Virtual Workshop Preparation

Case Study: Clean Sweep



Robson Harvey left Haiti to immigrate to Miami in the 1990s following the death of his beloved wife. Immigrating with him were his daughters Marie (born 1989) & Daphne (born 1993). Mr. Harvey remarried in 2000 and welcomed their new baby boy, Jean, in 2001.


Mr. Harvey worked odd jobs until he saved enough money to start Clean Sweep in 1996. He began by cleaning professional offices in Little Haiti and nearby communities. This was mainly night and weekend work outside his clients’ office hours. This grew organically into residential cleaning services around 2000 when some business clients invited him to clean their homes in upscale neighborhoods outside of his community.


His daughter Marie assisted him on most jobs in the early days, and when she finished high school, she worked full-time in the operations, supervising the jobs that he could not attend to personally. When Mr. Harvey passed away in 2010, Marie took over the business herself by his wishes (although there was no written will).

Daughter Daphne helped her father and Marie through high school and then became the first Harvey to attend college. Daphne earned her associate’s degree in business at Miami Dade Community College and rejoined the family business full-time as office manager in 2015.

Both sisters sacrificed for years to send young brother Jean to Florida State University, where he studied business and marketing. Jean is expected to graduate in 2023.


The Harvey family has always tried to position Clean Sweep as a community partner representing the best Haitian values to like-minded community businesses. “We are your Haitian neighbors who will outwork any outsiders to keep your property clean and sparkling at a price you can’t afford to turn down.” is their informal pitch.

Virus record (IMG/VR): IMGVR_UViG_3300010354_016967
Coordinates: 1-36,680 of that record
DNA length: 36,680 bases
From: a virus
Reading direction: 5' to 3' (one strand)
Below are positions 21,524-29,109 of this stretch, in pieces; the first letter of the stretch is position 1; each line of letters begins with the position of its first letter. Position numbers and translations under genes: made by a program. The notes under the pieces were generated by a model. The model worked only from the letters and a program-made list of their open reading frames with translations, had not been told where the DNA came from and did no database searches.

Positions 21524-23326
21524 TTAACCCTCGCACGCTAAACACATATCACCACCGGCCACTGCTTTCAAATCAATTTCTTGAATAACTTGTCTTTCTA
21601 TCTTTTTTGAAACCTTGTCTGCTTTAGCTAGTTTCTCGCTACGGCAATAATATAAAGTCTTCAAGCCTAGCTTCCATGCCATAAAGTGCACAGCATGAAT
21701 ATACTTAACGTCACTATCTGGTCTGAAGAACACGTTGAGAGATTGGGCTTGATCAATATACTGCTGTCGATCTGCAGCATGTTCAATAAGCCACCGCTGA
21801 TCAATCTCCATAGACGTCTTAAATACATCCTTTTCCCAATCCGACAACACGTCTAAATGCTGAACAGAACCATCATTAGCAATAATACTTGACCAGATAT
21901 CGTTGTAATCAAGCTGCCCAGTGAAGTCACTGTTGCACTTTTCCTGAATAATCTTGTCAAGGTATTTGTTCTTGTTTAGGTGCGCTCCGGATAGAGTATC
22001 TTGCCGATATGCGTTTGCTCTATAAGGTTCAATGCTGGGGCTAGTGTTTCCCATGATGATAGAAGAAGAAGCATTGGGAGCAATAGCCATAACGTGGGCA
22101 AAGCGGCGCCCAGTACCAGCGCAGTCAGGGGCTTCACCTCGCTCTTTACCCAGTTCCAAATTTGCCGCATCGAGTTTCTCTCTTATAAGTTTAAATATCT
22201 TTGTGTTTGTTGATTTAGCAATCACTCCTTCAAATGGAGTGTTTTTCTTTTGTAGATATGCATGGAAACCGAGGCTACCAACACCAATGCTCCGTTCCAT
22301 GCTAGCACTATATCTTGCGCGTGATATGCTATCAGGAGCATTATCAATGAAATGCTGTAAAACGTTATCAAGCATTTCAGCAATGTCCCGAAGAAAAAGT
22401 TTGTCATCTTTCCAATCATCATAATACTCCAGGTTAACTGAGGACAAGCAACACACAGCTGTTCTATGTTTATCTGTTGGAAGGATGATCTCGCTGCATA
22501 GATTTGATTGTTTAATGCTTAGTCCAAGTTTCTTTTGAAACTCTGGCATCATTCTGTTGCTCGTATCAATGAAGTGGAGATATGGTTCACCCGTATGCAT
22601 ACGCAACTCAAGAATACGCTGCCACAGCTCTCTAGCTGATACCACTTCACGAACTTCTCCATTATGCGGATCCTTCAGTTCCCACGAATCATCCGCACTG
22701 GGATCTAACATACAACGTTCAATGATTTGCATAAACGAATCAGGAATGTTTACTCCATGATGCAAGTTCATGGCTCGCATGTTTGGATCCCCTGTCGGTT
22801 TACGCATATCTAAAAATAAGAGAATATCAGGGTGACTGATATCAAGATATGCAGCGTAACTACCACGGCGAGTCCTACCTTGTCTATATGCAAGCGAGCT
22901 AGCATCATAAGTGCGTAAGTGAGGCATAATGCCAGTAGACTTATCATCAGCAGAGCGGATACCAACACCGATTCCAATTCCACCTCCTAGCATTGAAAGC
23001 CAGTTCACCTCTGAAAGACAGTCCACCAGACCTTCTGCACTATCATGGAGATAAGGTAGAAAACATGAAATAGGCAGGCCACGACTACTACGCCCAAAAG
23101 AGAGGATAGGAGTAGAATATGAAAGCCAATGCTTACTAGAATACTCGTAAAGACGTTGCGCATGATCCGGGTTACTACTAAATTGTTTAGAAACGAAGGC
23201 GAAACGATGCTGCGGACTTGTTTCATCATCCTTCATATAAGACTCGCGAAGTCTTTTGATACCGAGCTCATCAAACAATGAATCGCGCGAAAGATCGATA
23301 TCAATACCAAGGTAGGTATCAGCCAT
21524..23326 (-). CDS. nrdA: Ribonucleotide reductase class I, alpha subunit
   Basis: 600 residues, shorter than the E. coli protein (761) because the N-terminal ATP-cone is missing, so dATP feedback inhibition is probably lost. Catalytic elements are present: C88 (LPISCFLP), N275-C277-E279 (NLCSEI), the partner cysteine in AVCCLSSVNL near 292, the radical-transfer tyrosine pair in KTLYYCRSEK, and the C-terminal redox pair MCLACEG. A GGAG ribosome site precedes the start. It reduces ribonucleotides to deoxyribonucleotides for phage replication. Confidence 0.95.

Pre-pandemic, 90% of CLEAN SWEEP’s revenue came from commercial contracts. Typically, they would obtain one client in a small professional center, and by leveraging their consistency, quality, and relational skills, they would eventually secure a collective contract for all the tenants of that building. They also have a daycare center client in their portfolio. The remaining 10% of their pre-pandemic revenue came from residential contracts, mainly in the homes of their business clients and with a few word-of-mouth clients. The two business channels are complementary, as the commercial work is generally done at night and the residential work during the day.

Their office and warehouse are in the family home in Little Haiti, which is financed as a business operations expense. CLEAN SWEEP owns two late-model service vans (10 y old and 20 y old) to move equipment and supplies to/from the worksites. Much of the time, employees use their personal vehicles to move between sites.


Marie works hard to keep her pricing competitive, and Daphne manages costs to the penny – between them, they managed (pre-pandemic) to run the business at a 20% margin, slightly better than under their father’s stewardship.


CLEAN SWEEP does not have a marketing plan or budget. They have followed their father’s footsteps by gaining clients 100% by word of mouth, door-knocking, and connections they make at church. There is some discussion between Daphne and Jean about building a “real” marketing strategy when Jean graduates and enters the family business in mid-2022. This “modernization” of CLEAN SWEEP is a friction point between Marie and her younger siblings.


Besides Marie and Daphne, they have three full-time cleaners on staff. They have nine other employees on call. Pre-pandemic, the on-call employees averaged about 30 hours per week. Marie works double shifts when needed, and Daphne pitches in and helps on some night shifts.


From March 2020 to August 2020, the commercial business dropped by 50% due to many of their professional clients working from home and the closure of the daycare center. The residential business stayed steady during this period, with new clients asking for deep cleaning replacing the few clients who stopped service.

Beginning in 2021, the commercial business started to come back, led by the reopening of the daycare center, exceeding their pre-pandemic volume at the end of 2021.

Marie’s fixed cost ratios were stable during the crisis – she was able to reduce the hours of her on-call employees while retaining her full-time staff to weather the pandemic without layoffs. However, the pandemic challenge to the business was in her variable costs – cleaning supplies costs increased by +20% in 2021, fueled by shortages and supply chain issues, and these costs continue to rise in 2022.